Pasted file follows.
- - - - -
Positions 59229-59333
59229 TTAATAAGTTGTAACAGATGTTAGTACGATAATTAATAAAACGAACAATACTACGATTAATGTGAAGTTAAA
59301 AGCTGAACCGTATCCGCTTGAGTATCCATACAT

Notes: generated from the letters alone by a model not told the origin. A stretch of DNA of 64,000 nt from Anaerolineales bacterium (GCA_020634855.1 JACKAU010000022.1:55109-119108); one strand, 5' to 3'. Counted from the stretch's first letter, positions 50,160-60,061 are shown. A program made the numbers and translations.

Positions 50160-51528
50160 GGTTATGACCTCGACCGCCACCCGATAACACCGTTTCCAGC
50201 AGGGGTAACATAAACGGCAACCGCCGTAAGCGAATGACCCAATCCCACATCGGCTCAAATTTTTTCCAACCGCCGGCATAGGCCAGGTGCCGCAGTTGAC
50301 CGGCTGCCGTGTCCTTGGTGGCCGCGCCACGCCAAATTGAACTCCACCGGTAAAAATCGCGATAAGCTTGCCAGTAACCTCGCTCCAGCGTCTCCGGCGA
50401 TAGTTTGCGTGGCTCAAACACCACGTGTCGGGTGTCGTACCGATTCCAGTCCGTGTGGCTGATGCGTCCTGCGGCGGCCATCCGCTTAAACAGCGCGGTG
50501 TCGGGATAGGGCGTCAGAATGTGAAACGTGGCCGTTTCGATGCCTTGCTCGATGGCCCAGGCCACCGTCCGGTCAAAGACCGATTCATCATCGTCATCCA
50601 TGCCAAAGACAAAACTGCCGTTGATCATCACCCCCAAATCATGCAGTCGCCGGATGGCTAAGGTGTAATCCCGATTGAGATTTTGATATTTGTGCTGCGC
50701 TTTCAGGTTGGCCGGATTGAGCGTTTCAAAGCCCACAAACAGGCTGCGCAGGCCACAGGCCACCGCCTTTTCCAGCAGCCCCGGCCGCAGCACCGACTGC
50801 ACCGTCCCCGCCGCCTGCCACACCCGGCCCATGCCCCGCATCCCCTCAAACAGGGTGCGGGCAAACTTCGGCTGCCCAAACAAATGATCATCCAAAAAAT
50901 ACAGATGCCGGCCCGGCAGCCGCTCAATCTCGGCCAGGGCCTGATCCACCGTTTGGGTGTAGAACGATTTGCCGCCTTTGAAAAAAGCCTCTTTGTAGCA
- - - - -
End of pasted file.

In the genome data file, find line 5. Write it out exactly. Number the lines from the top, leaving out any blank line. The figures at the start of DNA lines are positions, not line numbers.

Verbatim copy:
Positions 50160-51528